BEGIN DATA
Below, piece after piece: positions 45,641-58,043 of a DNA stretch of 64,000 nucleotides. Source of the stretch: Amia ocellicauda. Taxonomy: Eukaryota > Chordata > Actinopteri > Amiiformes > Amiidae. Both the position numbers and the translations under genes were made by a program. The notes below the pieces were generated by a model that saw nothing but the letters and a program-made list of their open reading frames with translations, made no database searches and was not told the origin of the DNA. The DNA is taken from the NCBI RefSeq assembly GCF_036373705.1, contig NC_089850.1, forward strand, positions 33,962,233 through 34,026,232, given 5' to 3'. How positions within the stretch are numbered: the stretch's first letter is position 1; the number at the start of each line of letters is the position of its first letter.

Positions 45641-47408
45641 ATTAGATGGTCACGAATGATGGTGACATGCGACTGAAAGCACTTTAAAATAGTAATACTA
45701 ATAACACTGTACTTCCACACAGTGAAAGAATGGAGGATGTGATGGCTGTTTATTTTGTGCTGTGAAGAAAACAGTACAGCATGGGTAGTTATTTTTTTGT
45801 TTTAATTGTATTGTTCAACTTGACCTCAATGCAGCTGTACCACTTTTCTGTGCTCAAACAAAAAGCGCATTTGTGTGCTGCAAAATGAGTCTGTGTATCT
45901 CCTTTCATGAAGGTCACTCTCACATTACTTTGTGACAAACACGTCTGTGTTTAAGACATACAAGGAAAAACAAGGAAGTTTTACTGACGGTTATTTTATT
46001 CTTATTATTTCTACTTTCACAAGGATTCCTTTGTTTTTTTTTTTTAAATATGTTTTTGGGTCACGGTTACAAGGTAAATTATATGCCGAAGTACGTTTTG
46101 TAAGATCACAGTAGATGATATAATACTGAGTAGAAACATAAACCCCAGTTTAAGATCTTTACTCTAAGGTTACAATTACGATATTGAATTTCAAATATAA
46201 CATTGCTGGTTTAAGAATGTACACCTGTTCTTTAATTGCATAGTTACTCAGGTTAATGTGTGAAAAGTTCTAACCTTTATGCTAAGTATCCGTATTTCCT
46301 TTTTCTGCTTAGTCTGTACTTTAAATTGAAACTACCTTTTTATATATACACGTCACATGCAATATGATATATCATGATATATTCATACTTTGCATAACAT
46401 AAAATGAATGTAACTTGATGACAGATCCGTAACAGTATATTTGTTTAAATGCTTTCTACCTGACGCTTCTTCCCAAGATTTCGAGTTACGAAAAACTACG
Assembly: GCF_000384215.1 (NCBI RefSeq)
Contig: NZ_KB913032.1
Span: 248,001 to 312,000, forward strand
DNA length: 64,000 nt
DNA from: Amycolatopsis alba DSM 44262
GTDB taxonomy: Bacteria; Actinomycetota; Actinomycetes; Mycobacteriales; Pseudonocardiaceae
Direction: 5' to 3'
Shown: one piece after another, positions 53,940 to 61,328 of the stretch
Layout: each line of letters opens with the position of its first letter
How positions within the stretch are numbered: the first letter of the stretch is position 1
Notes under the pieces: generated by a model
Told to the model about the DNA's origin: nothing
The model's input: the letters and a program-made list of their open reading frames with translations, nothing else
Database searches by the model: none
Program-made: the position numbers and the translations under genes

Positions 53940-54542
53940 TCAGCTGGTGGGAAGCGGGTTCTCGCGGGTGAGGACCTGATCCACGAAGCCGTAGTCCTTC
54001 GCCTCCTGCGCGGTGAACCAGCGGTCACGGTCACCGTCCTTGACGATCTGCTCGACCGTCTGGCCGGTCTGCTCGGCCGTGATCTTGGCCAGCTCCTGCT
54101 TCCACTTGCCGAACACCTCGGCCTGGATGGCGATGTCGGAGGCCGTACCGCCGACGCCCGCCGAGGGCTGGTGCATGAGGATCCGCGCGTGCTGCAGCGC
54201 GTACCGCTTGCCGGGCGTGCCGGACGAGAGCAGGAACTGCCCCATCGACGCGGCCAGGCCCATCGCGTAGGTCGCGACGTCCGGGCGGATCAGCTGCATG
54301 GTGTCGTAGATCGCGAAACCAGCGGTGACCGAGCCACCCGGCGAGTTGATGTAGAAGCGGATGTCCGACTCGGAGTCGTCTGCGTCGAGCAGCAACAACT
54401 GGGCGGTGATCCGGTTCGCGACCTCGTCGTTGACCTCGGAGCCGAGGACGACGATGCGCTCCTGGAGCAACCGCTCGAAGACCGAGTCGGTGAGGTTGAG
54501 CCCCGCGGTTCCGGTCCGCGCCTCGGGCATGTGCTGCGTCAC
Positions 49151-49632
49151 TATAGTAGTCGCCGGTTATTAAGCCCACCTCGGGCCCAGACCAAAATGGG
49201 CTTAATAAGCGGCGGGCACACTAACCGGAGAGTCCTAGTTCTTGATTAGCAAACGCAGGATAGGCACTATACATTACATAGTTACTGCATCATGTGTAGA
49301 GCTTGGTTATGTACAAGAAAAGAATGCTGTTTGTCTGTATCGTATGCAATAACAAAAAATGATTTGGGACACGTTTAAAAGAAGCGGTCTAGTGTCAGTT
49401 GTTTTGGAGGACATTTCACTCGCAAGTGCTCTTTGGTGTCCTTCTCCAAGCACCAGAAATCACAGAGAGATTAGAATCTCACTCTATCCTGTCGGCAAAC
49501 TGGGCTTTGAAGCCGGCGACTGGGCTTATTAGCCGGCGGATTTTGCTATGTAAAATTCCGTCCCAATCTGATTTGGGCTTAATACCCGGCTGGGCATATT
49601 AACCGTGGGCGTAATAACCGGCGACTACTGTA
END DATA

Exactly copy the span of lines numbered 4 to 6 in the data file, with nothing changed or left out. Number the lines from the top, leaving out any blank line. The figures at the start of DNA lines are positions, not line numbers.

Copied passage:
45701 ATAACACTGTACTTCCACACAGTGAAAGAATGGAGGATGTGATGGCTGTTTATTTTGTGCTGTGAAGAAAACAGTACAGCATGGGTAGTTATTTTTTTGT
45801 TTTAATTGTATTGTTCAACTTGACCTCAATGCAGCTGTACCACTTTTCTGTGCTCAAACAAAAAGCGCATTTGTGTGCTGCAAAATGAGTCTGTGTATCT
45901 CCTTTCATGAAGGTCACTCTCACATTACTTTGTGACAAACACGTCTGTGTTTAAGACATACAAGGAAAAACAAGGAAGTTTTACTGACGGTTATTTTATT